Online casinos, and online gambling in general, have overcome a series of obstacles since the verticals rose to prominence to become regulated businesses in most jurisdictions. However, different regulatory approaches have been adopted by different jurisdictions, depending on the region.
Taking part in the panel entitled: ‘The Evolution of Online Casinos’ – sponsored by IMGL – host Joseph Borg, partner at WH Partners, asked Susan Hensel, co-founder of Henselgrad, about the evolution of online gaming regulation in the United States over the years.
Speaking on the bet365 Games and bet365 Casino sponsored Marketing & Affiliation Track, Hensel said: “Online gaming itself in the United States is very much still evolving. We are very much in the infancy of the industry in the United States. Right now, there are six or seven states that have authorised online casinos. We have 30-or-so states that have authorised or are operating sports wagering online.
“We thought that internet gaming would lead the way, but it has turned out that since the fall of PASPA – the law that prevented sports wagering in the United States – sports wagering is really dragging online gaming along with it as we see sports wagering in an online environment.
“We’re still very much at the front end of the learning curve for the regulator, for the industry and for the player. What we do know is that in the United States, any type of gambling authorisation is a state right issue so we have in the online space, as we have in the land-based world, a fragmented approach to the regulation and to the legislation that oversees the various forms of gambling.
“That means each state has its own regulatory scheme, so if you want to do business in the United States you have to be familiar with the particular rules of that jurisdiction. We have some states that have a more closed licencing approach… so you really need to understand the nuances of the regulations in the United States if you want to do business there.
“We are going to see more states come online in the coming months and years. It seems every day we are reading about more states that are authorising sports wagering, but we’re all working our way down that learning curve together and I’m sure that the industry and the regulatory approach to the industry will evolve as we go forward.”
Joining Borg and Hensel on the panel were Harris Hagan consultant Hilary Stewart-Jones, and Yanica Sant, general counsel at the Malta Gaming Authority.
Stewart-Jones talked about how the UK’s gambling industry and regulatory framework has evolved over the years, where she said it has been impacted by politics, and that during the mid-1990s the general view was that telephone betting was a ‘fad’, a stark contrast to today and the success of the online gambling industry.
She added: “Everything has evolved in terms of the online gambling industry to see that obviously it’s a mainstay now for most. Even bricks and mortar companies now have an online presence, but also the regulation has evolved as well.
Stewart-Jones noted that the UK gambling industry has been on ‘a rollercoaster ride’ as, during the mid-1990s, betting shops were blacked out and they weren’t allowed to advertise. Online gambling, she added, was a ‘game-changer’ for the industry as it also pushed for a new way to regulate through the UK Gambling Commission.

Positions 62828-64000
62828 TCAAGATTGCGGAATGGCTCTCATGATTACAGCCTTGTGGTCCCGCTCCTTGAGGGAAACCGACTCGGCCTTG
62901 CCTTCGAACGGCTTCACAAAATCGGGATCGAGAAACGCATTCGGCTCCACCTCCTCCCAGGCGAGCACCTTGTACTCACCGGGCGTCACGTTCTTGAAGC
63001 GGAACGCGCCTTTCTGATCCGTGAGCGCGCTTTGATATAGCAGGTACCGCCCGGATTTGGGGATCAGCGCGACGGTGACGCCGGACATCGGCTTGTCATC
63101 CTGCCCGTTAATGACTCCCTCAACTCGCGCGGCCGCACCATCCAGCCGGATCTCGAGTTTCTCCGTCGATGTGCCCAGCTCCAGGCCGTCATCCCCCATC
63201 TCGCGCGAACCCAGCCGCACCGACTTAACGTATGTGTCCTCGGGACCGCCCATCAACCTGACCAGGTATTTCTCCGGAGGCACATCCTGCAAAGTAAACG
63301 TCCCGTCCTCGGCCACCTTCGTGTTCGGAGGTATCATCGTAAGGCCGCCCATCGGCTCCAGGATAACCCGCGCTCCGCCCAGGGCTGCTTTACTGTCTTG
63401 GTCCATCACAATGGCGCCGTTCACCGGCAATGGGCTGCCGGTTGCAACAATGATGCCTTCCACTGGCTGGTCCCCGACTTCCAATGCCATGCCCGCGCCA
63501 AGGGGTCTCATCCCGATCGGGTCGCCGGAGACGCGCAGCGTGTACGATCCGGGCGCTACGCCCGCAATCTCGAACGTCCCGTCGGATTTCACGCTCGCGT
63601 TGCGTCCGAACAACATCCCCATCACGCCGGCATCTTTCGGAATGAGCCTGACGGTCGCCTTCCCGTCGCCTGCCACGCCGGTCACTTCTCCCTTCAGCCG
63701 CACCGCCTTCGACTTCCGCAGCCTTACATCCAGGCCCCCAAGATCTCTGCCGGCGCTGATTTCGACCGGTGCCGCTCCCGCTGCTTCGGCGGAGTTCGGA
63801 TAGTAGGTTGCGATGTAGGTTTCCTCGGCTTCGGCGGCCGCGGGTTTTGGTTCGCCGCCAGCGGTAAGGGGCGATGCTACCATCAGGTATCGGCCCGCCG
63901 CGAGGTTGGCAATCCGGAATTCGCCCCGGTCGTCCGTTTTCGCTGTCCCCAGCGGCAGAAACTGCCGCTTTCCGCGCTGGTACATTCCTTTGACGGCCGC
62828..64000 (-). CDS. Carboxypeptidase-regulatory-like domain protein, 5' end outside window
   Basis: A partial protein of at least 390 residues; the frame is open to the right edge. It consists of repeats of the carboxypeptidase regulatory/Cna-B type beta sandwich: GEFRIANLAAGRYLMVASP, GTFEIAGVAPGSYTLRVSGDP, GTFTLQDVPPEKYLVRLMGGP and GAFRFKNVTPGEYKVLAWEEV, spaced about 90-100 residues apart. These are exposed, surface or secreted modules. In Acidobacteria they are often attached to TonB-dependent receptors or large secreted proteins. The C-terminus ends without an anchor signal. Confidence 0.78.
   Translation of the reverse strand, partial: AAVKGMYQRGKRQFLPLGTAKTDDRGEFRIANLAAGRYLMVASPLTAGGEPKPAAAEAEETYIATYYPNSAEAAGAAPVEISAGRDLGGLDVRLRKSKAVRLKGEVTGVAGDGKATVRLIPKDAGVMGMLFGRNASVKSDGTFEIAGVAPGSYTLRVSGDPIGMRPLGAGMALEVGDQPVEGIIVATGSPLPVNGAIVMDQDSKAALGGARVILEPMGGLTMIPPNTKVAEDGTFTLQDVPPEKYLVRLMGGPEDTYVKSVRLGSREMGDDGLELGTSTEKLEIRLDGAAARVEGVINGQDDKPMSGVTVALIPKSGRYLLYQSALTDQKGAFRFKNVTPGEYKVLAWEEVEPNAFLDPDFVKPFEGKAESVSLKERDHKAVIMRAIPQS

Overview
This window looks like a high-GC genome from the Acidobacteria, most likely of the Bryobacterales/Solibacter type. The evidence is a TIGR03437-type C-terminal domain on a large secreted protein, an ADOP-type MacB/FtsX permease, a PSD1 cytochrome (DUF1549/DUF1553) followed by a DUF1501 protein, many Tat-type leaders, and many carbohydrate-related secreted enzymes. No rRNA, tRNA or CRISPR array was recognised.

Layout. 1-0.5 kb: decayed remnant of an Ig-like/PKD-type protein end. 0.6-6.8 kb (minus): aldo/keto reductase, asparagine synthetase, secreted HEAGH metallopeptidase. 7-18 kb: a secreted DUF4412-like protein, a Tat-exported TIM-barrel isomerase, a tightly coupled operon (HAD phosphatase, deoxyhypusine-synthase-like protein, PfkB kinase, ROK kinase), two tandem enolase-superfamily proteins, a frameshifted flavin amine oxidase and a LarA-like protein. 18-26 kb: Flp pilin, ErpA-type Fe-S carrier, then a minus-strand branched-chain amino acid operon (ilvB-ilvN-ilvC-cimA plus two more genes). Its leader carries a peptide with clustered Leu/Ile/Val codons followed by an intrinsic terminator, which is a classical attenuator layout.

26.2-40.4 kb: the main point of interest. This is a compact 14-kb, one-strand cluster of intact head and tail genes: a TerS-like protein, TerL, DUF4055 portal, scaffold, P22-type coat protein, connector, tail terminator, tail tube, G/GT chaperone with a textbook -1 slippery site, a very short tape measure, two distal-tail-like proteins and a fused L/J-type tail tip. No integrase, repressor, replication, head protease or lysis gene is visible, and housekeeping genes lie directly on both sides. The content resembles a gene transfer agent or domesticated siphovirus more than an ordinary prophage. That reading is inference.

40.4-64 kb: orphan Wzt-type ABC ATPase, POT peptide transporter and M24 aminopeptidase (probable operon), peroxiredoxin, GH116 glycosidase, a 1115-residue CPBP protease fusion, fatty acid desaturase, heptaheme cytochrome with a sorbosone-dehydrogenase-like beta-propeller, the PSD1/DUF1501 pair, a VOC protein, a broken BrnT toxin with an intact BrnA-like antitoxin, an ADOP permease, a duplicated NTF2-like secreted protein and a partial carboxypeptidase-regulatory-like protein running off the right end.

“We’ve ended up with a lot of people in our licensing net. We’ve got operators, suppliers, host providers. Any type of product is effectively the subject of separate licencing criteria. We’ve got software providers, gaming machine manufacturers. We’ve even got betting intermediaries. We also have a concept of personal management licencing in the UK so that executives who have key roles are personally on the hook and can be personally prosecuted.
“What also changed things massively was a gradual, not falling out completely, but a gradual growing sense of mistrust from the regulator to the operator base, less dialogue and a political head of storm that has built up around concern about protecting consumers and ensuring that gambling habits are curtailed.”
Sant talked about how she is seeing things evolve in Europe in the immediate future, to which she reflected on Malta’s second wave of regulation in 2018.
She stated: “The best improvement is that the legislation, the legislative framework, is now objective-based, so we have a set of regulatory objectives which we aim to achieve by virtue of every regulation that we enact and impose upon our licensees.
“The most relevant fact is the fact that the industry in itself does not exist in a silo, it exists in an ecosystem that influences the way in which it is regulated. So there are other regulations that are extraneous to specific gambling regulations, such as AML, that will naturally influence the way which we regulate the industry.
“There are always emerging technologies that we need to address and, as a country, we have always believed that banning something is not conducive to effectively regulating it and making sure that we meet the regulatory objectives of keeping gambling fair, safe and free from crime.
“As a jurisdiction, we have always believed in mutual recognition. We have always been a point of supply jurisdiction and we believe that as long as a company is licensed and regulated in Malta, or in any EU jurisdiction for that matter, as long as we all have the same regulatory objectives, then we will always acknowledge that licence from another EU jurisdiction.”
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